NMC CEO Ze'ev Shlick: "NMC tries to go beyond the competition in price, to offer quality that attracts the audience." For example, he cites Meir Banai's collection, which includes a second disk and is sold for the price of one.
Ehud Segal, CEO of Reshet Tzlil, which is generally considered the most expensive of the shops, says "the music market is not only about prices, because the margins are so narrow. The competition is over service, the quality of the product, the music itself, and the buying experience." Prices at Tzlil are expensive even for members of its buyers clubs. After paying NIS 40 for the privilege of belonging, they can buy disks for NIS 80 that in the larger chains the could find at NIS 60.
CD consumers usually don't pay much attention to the company that issues the disks, but the company's policies have an influence on the prices. Hed Artzi's albums are relatively cheap, while Helicon and NMC, which own extensive catalogs, are more expensive. Comparing prices at the shops confuses the picture: Reshet Tzlil, owned by Helicon, is the most expensive, but Hed Artzi's CDs are also sold at higher prices in the Reshet Tzlil chain. The owners of the independent shops, where the selection is often wider than in the chains, feel their shops can only survive if they cut their prices to lower than at Tower Records.
The prices at Tower are generally reasonable, and dictate prices in the market. An expensive disk at Tower will be expensive at the rest of the shops. When Tower Records is selling David Bowie's "Heathen" for NIS 90, why should the other shops sell it cheaper? Eshel Segal, manager of Tower Records, is aware of the chain's hegemony. "Our job is to reach the minimum price possible," he says.
But there are other ramifications to Tower's power in the market - it can sometimes be a weakness. When there are business differences between the chain and one of the record companies, as has happened in the past, buyers suddenly find it difficult to find that company's records in the shop. Sources at Hed Artzi and NMC say that is exactly what happened recently. Tower is on the verge of reaching a deal with NMC, but meanwhile NMC records are not showing up regularly on Tower shelves. Tower bought Now 7, a collection produced by Helicon and NMC, from a third party supplier, not from NMC, because NMC has put a cap on its distribution to the chain until the negotiations are over. The result is that shops in the Lev Hakrayot mall in Haifa and Malha in Jerusalem, don't have enough copies to sell, and the price is relatively high at the shops that do have it - NIS 76 in Tower's shop in the Opera Tower in Tel Aviv, compared to NIS 60 at Tav Hashmini in Jerusalem.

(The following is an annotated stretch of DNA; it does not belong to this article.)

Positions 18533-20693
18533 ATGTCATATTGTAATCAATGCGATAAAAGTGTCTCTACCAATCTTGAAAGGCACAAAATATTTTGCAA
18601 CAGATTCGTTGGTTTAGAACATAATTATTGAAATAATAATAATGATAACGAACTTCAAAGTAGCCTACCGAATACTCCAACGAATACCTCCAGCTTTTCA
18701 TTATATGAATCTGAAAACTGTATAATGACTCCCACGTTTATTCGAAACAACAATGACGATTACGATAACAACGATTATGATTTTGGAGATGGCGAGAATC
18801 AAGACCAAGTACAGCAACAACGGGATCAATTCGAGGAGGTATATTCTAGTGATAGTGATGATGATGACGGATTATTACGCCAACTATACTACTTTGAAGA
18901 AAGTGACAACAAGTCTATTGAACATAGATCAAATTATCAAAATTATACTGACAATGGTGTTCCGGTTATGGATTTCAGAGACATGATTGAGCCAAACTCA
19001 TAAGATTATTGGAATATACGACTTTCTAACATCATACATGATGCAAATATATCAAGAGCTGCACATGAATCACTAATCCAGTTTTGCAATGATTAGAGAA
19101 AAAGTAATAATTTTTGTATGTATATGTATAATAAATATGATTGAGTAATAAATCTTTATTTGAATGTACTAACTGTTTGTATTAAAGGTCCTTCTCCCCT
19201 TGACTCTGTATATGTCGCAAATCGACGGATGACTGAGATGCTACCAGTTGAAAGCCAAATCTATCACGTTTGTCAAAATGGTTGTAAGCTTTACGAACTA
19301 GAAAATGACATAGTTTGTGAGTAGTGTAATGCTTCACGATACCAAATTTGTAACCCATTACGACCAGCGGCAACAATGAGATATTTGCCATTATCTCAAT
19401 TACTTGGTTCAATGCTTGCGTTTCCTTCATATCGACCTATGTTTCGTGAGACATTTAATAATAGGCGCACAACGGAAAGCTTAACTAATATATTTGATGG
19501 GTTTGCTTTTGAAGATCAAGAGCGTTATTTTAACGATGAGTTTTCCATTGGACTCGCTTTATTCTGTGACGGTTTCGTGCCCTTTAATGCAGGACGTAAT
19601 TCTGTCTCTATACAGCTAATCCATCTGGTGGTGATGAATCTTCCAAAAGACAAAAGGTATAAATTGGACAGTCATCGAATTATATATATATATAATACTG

On Friday, NMC starts a new campaign in which it will discount music it issued in the 1980s. Tower apparently won't take part in the sale. Who'll be affected? The consumers, of course, but the entire music industry, as well.
The reasons for the reducing distribution to Tower Records highlights the problematics of the existence of such a large chain. According to a report issued in April, Tower Records lost NIS 16.7 million in 2001. Since the chain has been losing money for years, sometimes the record companies ask for guarantees before supplying CDs, in case the company collapses. That was an issue at stake in the last contract negotiations between Tower with NMC and Helicon, and it's at stake again in the negotiations between Tower and NMC. Most in the market say that Tower has to reduce its scale of operations to avoid collapse, which all agree would be disastrous for the market.
Meanwhile, the companies in the market are fighting each other and not uniting forces to invest in their real competition - the rising tide of counterfeit CDs, which eats away large portions of market share for all. CD buyers in Israel, happy with every new release by David Bowie, Red Hot Chili Peppers, Hemi Rudner or Aviv Gefen, should take price comparison seriously. It could save them dozens of shekels, and help the privately owned independent record shops that nowadays have a lot more to satisfy the customer than the major chains.